Point Pleasant, NJ #1, 2006 © Isa Leshko
The image above by Isa Leshko from her “Thrills & Chills” series reminds me of the image by Robert Adams that begins his revised and expanded edition of “Summer Nights, Walking.” I originally saw Adams’ image in the exhibition “In the Darkroom” at the National Gallery of Art and sought out his book just for that one image. I had hoped for more of the same, but for those who know this series, the amusement ride image seems an outlier. For Leshko, though, these rides are the focus.
Isa Leshko’s solo exhibition “Thrills & Chills” is currently on view at the Houston Arts Alliance, co-organized by the Houston Center for Photography and the John Cleary Gallery, and includes twenty-one prints from the series. The exhibition runs through December 31, 2010. space125gallery, 3201 Allen Parkway, Houston, TX 77019
courtesy of the Houston Arts Alliance
About this work Leshko writes, “[a]musement park rides terrify me, which is why I began photographing them. I am fascinated by what compels people to surrender themselves to these mechanical beasts. The rides seem to challenge the very limitations of being human. We can’t fly; yet these vertigo-inducing machines allow us to soar through the open air. The experience combines elation with fear; thrills with chills.
These images explore the fantastic and sinister place these rides hold in my imagination. With some of these images, I suspend disbelief and embrace the underlying fantasies of these rides. With other images, I examine the tensions that exist between fantasy and reality. I am interested in exploring the range of emotions—from anger to shock to exultation—that people exhibit in pursuit of the amusement these rides are supposed to provide.”
Coaster at Dusk, Hershey Park, PA 2008 © Isa Leshko
To see more work from “Thrills & Chills” visit Leshko’s website as well as the John Cleary Gallery. There is also a collectible little limited edition book available of this work.
Three amazing places to find photography prints this month are David Bram‘s Fraction Magazine Holiday Print Sale, Kevin Miyazaki‘s collect.give and Jen Bekman‘s 20×200. Check them out. Such great work to choose from. There are too many amazing photographers to list!
Third Annual Fraction Magazine Holiday Print Sale
100% of the sale goes to the photographer.
Beach House, Fire Island, 2009 ©Dalton Rooney
The photographers featured on collect.give have pledged to donate 100% of the profits from their print sales to worthwhile causes they support.
Hanging Snowflake ©Melissa Kaseman
Affordable art prints.
Nethermead ©Joseph O. Holmes
It’s always in season to support photographers, the photo community, and charities. Collect.give and 20×200 come out with new images all year round and you can always contact photographers directly to purchase work. Have fun shopping.
a selection of books on African photographers/photography
I just received my review copy of Zwelethu Mthethwa’s monograph published by Aperture. So excited! This is his first monograph and a monograph I have been waiting for for years. Joerg Colberg recently reviewed the book on his blog Conscientious and my review will be published by photo-eye. Colberg, or anyone for that matter, should definitely not be looking at traditional media for guidance in learning about the nuances, diversity, vibrant culture, art, and photographic discourse of Africa. About the monograph he said, “I really hope that Zwelethu Mthethwa will not be the last book of its kind, showcasing photography done by African artists. We need to see more.” I agree, in the sense that we need more monographs. Where are monographs for Lolo Veleko and Philip Kwame Apagya for example.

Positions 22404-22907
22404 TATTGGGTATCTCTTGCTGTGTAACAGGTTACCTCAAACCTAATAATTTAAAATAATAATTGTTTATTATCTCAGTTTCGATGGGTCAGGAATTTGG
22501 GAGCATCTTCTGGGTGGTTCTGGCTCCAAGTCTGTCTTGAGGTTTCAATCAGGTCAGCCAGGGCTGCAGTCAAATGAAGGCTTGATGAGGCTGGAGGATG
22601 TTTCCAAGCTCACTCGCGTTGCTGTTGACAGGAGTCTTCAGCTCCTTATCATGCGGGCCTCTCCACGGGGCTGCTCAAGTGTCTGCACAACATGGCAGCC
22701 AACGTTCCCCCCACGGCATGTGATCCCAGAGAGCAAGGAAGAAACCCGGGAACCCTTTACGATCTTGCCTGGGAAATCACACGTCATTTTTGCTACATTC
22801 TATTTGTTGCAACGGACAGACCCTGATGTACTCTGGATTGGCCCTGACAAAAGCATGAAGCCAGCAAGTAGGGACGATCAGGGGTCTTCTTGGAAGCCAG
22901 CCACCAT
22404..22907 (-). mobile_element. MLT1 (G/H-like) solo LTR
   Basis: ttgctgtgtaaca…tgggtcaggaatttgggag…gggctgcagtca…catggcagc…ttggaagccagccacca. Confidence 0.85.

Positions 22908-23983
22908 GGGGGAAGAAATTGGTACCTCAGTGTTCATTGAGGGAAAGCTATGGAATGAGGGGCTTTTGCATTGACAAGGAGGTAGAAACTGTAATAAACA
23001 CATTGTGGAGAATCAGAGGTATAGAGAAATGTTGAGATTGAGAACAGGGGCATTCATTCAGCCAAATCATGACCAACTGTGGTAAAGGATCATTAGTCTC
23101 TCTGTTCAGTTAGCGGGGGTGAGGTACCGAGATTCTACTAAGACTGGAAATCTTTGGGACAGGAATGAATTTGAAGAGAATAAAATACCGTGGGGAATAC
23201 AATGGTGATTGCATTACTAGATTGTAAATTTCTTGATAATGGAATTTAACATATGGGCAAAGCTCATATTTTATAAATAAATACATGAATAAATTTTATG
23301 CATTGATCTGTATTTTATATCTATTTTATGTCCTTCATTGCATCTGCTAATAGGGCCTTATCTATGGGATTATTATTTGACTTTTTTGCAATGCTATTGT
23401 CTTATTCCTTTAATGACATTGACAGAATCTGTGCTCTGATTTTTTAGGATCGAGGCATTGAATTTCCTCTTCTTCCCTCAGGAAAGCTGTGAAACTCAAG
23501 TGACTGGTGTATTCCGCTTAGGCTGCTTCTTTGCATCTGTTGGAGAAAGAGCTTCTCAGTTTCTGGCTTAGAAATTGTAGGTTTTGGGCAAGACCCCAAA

My interest in contemporary African photography developed in graduate school. Okwui Enwezor is my favorite curator. Half of my photography collection is dedicated to African photographers and I have a wide range of books on African photography. In light of Colberg’s search and a recent #photohistory discussion on Twitter, I wanted to offer a partial list of books dedicated to African photography from my library – a good place to start for anyone interested in this history of photography.
Snap Judgments (ICP/Steidl, 2006)
Rencontres Bamako 1998, 2001, 2003, 2005, 2007, 2009
Anthology of African & Indian Ocean Photography (Revue Noire, 1998)
In/sight: African Photographers 1940 to the Present (Guggenheim Museum, 2003)
The Short Century (Prestel, 2001)
Flash Afrique! Photography from West Africa (Steidl, 2002)
You Look Beautiful Like That: The Portrait Photographs of Seydou Keita and Malick Sidibe (Harvard Art Museum, 2001)
Africa Inside (Noorderlicht, 2000)
Malick Sidibe: Photographs (Steidl/Hasselblad Center, 2004)
J.D. ‘Okhai Ojeikere Photographs (Scalo, 2000)
Fifty-One Years: David Goldblatt (Actar, 2001)
“Talk of the Town: Seydou Keita” by Manthia Diawara in Reading the Contemporary: African Art from Theory to the Marketplace (MIT Press, 1999)
Nka: Journal of Contemporary African Art
and of course Zwelethu Mthethwa (Aperture, 2010)
And you can read about James Pomerantz’s class on African Photography on his blog A Photo Student.
I would love to hear from anyone about this subject. Please get in touch if you are a photographer, curator, writer, scholar, etc. I am specifically interested in what material/photographers are out there from East Africa.